SAINT OF THE DAY: 31 MARCH, 2014

San_Beniamino

SAINT BENJAMIN
Deacon, Martyr
(+ c. 424)

Isdegerdes, Son of Sapor III., put a stop to the cruel persecutions against the Christians in Persia, which had been begun by Sapor II., and the Church had enjoyed twelve years’ peace in that kingdom, when in 420 it was disturbed by the indiscreet zeal of Abdas, a Christian bishop, who burned down the Pyræum, or Temple of Fire, the great divinity of the Persians.

King Isdegerdes thereupon demolished all the Christian churches in Persia, put to death Abdas, and raised a general persecution against the Church, which continued forty years with great fury.

Isdegerdes died the year following, in 421. But his son and successor, Varanes, carried on the persecution with greater inhumanity.

The very recital of the cruelties he exercised on the Christian strikes us with horror.

Among the glorious champions of Christ was St. Benjamin, a deacon.

The tyrant caused him to be beaten and imprisoned.

He had lain a year in the dungeon, when an ambassador from the emperor obtained his release on condition that he should never speak to any of the courtiers about religion.

The ambassador passed his word in his behalf that he would not; but Benjamin, who was a minister of the Gospel, declared that he should miss no opportunity of announcing Christ.

The king, being informed that he still preached the Faith in his kingdom, ordered him to be apprehended.

He suffered tortures frequently repeated with violence.

Lastly, he expired about the year 424.

(SOURCE: Lives of the Saints, by Alban Butler, Benziger Bros. ed. [1894])

READING OF THE DAY: 31 MARCH, 2014

herod27sservant

“At that time Jesus left [Samaria] for Galilee.

For Jesus himself testified that a prophet has no honor in his native place.

When he came into Galilee, the Galileans welcomed him, since they had seen all he had done in Jerusalem at the feast; for they themselves had gone to the feast.

Then he returned to Cana in Galilee, where he had made the water wine.

Now there was a royal official whose son was ill in Capernaum.

When he heard that Jesus had arrived in Galilee from Judea, he went to him and asked him to come down and heal his son, who was near death.

Jesus said to him, “Unless you people see signs and wonders, you will not believe.”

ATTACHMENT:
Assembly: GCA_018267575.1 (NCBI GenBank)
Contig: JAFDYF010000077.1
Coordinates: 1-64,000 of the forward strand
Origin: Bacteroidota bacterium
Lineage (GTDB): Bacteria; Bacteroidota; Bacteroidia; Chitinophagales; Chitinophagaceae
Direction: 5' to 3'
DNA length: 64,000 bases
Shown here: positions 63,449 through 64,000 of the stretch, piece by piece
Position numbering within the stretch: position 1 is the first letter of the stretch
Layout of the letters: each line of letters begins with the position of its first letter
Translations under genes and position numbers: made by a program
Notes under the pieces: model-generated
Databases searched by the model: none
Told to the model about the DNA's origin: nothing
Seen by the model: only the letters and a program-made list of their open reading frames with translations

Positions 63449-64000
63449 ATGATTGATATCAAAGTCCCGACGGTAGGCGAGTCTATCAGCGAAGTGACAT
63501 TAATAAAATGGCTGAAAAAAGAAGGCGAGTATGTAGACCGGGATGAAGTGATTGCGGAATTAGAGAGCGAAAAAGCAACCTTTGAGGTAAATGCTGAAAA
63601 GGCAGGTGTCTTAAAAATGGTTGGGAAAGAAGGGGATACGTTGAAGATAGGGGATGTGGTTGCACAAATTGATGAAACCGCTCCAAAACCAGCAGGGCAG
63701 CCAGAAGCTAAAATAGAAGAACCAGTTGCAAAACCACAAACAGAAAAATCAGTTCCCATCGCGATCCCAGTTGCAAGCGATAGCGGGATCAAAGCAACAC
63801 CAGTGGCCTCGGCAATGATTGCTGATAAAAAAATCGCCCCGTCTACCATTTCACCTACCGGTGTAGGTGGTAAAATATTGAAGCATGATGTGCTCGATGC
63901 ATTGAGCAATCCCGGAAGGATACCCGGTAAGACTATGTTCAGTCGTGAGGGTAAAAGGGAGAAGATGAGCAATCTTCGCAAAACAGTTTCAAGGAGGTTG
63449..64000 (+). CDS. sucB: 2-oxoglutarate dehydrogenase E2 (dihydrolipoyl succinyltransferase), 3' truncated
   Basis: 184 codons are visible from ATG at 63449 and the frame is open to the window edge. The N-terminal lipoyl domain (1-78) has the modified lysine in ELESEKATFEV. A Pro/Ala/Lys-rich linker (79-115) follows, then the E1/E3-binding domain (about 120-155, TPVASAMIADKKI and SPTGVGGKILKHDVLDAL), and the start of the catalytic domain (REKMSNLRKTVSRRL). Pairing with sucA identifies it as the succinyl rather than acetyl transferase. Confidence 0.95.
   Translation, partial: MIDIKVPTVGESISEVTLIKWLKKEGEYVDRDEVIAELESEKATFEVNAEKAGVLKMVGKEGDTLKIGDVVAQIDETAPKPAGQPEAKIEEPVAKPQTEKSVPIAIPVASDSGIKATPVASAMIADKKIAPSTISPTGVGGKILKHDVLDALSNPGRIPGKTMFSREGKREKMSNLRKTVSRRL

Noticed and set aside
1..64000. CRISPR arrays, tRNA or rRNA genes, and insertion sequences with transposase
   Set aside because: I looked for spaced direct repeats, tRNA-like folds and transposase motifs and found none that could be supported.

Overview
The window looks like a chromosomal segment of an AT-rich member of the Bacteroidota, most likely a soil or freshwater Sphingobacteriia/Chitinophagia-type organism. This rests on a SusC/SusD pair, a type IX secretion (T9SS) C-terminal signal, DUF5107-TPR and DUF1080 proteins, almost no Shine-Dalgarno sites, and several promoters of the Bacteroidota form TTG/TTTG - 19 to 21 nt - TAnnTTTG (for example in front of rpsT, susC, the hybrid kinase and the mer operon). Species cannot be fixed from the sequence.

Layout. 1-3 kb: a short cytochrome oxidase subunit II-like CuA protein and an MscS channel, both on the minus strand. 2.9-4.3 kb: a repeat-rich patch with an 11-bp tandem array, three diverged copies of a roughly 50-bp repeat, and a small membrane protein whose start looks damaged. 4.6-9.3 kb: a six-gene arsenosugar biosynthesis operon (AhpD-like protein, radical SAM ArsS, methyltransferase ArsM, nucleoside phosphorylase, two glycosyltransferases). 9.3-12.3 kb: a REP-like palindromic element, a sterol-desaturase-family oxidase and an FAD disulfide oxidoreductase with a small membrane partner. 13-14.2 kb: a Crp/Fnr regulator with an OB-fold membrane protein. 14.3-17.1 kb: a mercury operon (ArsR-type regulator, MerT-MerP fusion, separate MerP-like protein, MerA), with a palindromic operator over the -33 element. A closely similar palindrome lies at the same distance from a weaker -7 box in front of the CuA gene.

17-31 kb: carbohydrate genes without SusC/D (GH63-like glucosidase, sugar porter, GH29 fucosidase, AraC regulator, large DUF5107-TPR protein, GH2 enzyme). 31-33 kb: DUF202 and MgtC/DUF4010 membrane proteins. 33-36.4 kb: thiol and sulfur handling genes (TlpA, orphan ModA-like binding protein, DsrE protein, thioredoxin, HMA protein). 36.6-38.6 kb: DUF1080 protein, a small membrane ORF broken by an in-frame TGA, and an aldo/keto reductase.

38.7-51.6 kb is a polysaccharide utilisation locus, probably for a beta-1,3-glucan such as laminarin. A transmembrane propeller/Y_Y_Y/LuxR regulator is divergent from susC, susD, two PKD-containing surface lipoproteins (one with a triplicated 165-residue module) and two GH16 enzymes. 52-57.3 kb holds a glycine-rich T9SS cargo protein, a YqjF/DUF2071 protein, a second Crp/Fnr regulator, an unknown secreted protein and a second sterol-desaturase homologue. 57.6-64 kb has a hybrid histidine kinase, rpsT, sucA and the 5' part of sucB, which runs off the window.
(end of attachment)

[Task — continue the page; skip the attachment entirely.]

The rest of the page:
The royal official said to him, “Sir, come down before my child dies.”

Jesus said to him, “You may go; your son will live.”

The man believed what Jesus said to him and left.

While he was on his way back, his slaves met him and told him that his boy would live.

He asked them when he began to recover.

They told him, “The fever left him yesterday, about one in the afternoon.”

The father realized that just at that time Jesus had said to him, “Your son will live,” and he and his whole household came to believe.

(Now) this was the second sign Jesus did when he came to Galilee from Judea.” -John 4:43-54.

SAINT OF THE DAY: 30 MARCH, 2014

saint_john_climacus

Saint John Climacus
Abbot
(525-605)

Saint John, whose national origin remains unknown, was called Climacus because of a treatise he wrote called The Ladder (Climax) of Paradise.

He made such progress in learning as a disciple of Saint Gregory Nazianzen that while still young, he was called the Scholastic.

At the age of sixteen he turned from the brilliant future which lay before him, and retired to Mount Sinai, where he was placed under the direction of a holy monk named Martyrius.

Once that religious journeyed to Antioch and took the young John with him; they visited Saint Anastasius, a future Patriarch of Antioch, and the Saint asked Martyrius who it was who had given the habit to this novice?

Hearing that it was Martyrius himself, he replied, And who would have said that you gave the habit to an Abbot of Mount Sinai?

Another religious, a solitary, made the same prediction on a similar visit, and washed the feet of the one who would some day be Abbot of Mount Sinai.

Never was there a novice more fervent, more unrelenting in his efforts for self-mastery.

On the death of his director, when John was about thirty-five years old, he withdrew into a deeper solitude, where he studied the lives and writings of the Saints and was raised to an unusual height of contemplation.

There he remained for forty years, making, however, a visit to the solitaries of Egypt for his instruction and inspiration.

The fame of his holiness and practical wisdom drew crowds around him for advice and consolation.